Socks for a Cause

Chris Costello Is the Founder of Toe2Toe, an Organization That Provides Homeless People With Socks and Shoes.

  • Sometimes, it only takes one experience to change a perspective on life. This was the case for medical student Chris Costello. While he is used to being the person who works with patients, he found himself on the other side of the patient’s bed in 2012 at Saint-Luc’s hospital, where he became friends with his hospital roommate, Matt. Photo Nikolas Litzenberger

Sometimes, it only takes one experience to change a perspective on life. This was the case for medical student Chris Costello. While he is used to being the person who works with patients, he found himself on the other side of the patient’s bed in 2012 at Saint-Luc’s hospital, where he became friends with his hospital roommate, Matt.

Costello recalled asking him if he had floss; a seemingly innocent question. However, due to a substance abuse problem, Matt didn’t have teeth. Naturally, he said no.

Costello would often forget about this and would end up asking the same question, the words coming out of his mouth faster than he could stop them.

One day, he asked Matt if he had toothpaste. Again, he realised that wasn’t likely and immediately regretted asking the question. However, Matt said yes.

“Why do you have toothpaste?” Costello asked, confused.

“Because I like to put it on my gums,” he explained.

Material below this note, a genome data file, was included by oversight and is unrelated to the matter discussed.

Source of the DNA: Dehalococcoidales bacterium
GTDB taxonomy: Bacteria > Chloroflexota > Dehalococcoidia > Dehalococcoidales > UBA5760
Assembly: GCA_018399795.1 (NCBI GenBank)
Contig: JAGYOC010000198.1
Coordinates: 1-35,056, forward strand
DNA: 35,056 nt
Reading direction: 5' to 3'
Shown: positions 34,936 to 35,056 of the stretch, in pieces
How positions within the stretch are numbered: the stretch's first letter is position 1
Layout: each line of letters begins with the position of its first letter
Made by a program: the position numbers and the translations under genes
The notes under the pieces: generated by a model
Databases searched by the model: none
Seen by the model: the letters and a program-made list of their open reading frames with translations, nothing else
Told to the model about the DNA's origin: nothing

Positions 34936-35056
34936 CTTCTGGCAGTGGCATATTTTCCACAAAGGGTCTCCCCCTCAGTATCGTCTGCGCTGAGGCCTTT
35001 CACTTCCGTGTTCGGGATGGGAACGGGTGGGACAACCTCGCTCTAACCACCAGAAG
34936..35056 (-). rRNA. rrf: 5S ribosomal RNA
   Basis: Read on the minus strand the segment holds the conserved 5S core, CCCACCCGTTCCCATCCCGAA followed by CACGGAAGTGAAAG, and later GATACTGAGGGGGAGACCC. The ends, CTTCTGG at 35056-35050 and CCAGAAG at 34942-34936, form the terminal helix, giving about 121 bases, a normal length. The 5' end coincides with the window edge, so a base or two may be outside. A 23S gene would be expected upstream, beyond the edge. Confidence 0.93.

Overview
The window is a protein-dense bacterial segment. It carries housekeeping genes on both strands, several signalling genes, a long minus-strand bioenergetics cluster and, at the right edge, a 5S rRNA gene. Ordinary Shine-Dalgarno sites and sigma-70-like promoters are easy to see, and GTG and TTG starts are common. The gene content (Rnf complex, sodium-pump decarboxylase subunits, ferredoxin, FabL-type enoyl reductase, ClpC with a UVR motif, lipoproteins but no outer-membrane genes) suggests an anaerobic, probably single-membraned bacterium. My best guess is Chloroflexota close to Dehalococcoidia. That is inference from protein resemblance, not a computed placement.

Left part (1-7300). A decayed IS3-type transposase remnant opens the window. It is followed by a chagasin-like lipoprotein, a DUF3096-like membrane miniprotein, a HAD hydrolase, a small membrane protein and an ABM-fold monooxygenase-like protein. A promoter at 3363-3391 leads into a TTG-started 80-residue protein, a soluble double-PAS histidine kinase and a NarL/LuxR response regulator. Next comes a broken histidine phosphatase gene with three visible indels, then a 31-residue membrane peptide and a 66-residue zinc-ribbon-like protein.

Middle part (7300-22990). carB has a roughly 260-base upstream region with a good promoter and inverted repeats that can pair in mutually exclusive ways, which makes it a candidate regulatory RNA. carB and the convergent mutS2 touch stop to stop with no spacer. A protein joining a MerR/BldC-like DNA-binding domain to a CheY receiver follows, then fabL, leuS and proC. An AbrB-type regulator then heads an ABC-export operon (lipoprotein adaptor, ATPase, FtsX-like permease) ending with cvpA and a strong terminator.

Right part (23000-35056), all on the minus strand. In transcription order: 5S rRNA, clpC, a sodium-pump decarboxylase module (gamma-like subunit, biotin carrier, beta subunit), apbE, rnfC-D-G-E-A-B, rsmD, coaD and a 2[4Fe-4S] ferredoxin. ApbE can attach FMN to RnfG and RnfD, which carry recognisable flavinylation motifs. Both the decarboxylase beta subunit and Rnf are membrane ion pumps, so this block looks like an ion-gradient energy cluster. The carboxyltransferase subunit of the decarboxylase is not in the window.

The 38-year-old was left dumbfounded at the time by this simple answer. It was the first time he was confronted with a reality that was drastically different from his own. The Montreal-native was pursuing his studies in medicine, working in different hospitals across the United States. Meanwhile, Matt was homeless, trying to find his way back to his home province of Prince-Edward Island.

Having no teeth is but one of the potential issues faced by homeless people. So Costello, curious, began asking him questions about homelessness.

“Matt, what is it that the homeless population needs that we are just not thinking of?”

Once again, Costello was stunned by his friend’s answer. It wasn’t clothes, shelter or hygiene products. It was socks.

“I can find something to eat, I can find a jacket, [or even] a hat,” Matt explained. “I could get shelter, even if I have to get arrested, but I can’t find new socks.”

It was this encounter with Matt, combined with Costello’s past medical experience, that inspired him to create Toe2Toe, a non-profit organization that donates socks and shoes to the homeless population of downtown Montreal. His goal is to shed light on an important issue with serious health consequences.

“It goes beyond just [giving] socks because it’s nice,” he said. “It can easily develop and cascade into a serious problem.”

Through his experience in the medical field, Costello noticed that homeless people often checked-in to the hospital with foot problems. Costello knows that feet are breeding grounds for bacteria. If people are walking outside without shoes or socks, he explained, they will be more prone to sickness. In some cases, this could lead to infection and amputation.

“I mean [feet are] warm and moist,” he said. “These pathogens can live off the secretions of the body. It’s an ideal environment.”

Costello teamed up with Accueil Bonneau, a social reintegration program that strives to keep people off the streets. He collects monetary donations to help pay for the socks, which are then distributed by Accueil Bonneau.